What Is Sodium Metabisulfite?

By Sonia Fernandez

You may have seen the name before when browsing the ingredient list on the back of a bag of potato chips or raisins: sodium metabisulfite. But what you might not know is this common food preservative, with a mouthful of a name, has a number of other uses too.

Raisins in metal spoons on wooden table
credit: AlekZotoff/iStock/GettyImages
Sodium metabisulfite is often used as a preservative in dried foods like raisins and apples.

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What is Sodium Metabisulfite?

Sodium metabisulfite is an inorganic compound composed of sodium, sulfur and oxygen. It's typically a white, or yellowish-white crystalline powder that easily dissolves in water, which leaves that unpleasantly familiar sulfur smell.

In Food

Sodium metabisulfite is commonly used as a food preservative for dried foods like potato chips, raisins and apples, as well as fruit concentrate juices. As a food product, the safe daily intake of sodium metabisulfite has been determined to be about .7 grams per kilogram of body weight. However, those with allergies to sulfites – often exhibited by rashes, hives and wheezing - may want to steer clear of this preservative altogether.

As a Cleaning Agent

The compound is also present in wines and beers, as it's used as both a sterilizer and an antioxidant in the process of brewing beer or fermenting wine. If you or someone you know claims to have an allergy to red wine, it's probably because of the presence of sodium metabisulfite.

As an antibacterial, the chemical is also used in the process of purifying water, cleaning water pipes and reverse osmosis membranes in desalinization equipment.

Additional Uses

Its acidic and preservative properties also make it an effective substitute for sodium bisulfite, a chemical that's used in traditional darkroom photography. Also, sodium metabisulfite is used as a bleaching agent in pulp and textile manufacture, as well as a reducing agent in pharmaceuticals. It's also a known preservative in cosmetics.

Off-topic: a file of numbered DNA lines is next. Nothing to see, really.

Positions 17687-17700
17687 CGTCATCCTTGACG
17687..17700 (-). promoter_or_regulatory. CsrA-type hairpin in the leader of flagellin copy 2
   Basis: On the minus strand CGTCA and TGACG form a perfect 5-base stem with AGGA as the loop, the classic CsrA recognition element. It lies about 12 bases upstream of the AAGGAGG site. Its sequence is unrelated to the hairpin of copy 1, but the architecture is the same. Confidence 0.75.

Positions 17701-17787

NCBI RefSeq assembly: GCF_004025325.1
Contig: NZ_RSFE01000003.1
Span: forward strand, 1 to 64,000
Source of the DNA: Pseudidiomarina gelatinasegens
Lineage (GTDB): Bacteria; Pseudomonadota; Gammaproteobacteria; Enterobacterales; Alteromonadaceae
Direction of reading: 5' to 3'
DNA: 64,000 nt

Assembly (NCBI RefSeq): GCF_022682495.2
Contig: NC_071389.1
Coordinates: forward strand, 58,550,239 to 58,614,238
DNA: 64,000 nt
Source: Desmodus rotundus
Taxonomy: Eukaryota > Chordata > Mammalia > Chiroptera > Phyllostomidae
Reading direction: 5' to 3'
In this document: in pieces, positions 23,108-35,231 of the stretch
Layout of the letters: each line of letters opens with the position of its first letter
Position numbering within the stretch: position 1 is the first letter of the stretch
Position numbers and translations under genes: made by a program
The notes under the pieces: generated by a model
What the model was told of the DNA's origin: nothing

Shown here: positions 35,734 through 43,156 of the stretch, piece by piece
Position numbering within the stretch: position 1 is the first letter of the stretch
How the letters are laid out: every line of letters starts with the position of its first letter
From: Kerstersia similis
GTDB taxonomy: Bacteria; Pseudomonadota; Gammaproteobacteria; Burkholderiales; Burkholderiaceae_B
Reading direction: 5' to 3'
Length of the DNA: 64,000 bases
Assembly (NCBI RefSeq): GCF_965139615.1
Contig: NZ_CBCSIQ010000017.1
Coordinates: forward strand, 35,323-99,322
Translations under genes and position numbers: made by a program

The chemical, in concentrated form, has also been used in landscape gardening as a tree stump remover, as it disintegrates the lignins – chemicals in plant cell walls – in the tree stumps, making them easier to remove.

Toxicity

While the allowable ingestion of sodium metabisulfite as a food preservative reduces it to sulfate in the liver, allowing for harmless elimination, excess exposure has been known to damage the immune system. It has also been linked to cancer, reproductive, developmental toxicity and neurotoxicity. Those with asthma and other allergies may also be sensitive to sodium metabisulfite.

Other Names

If you're into checking the labels of your food, drinks or household cleaning agents, keep in mind that sodium metabisulfite goes by a number of other names too, including sodium pyrosulfite; disodium salt pyrosulfurous acid; disulfurous acid, disodium salt, pyrosulfurous acid, disodium salt; sodium disulfite; sodium pyrosulfite; sodium disulfite; disodium disulfite.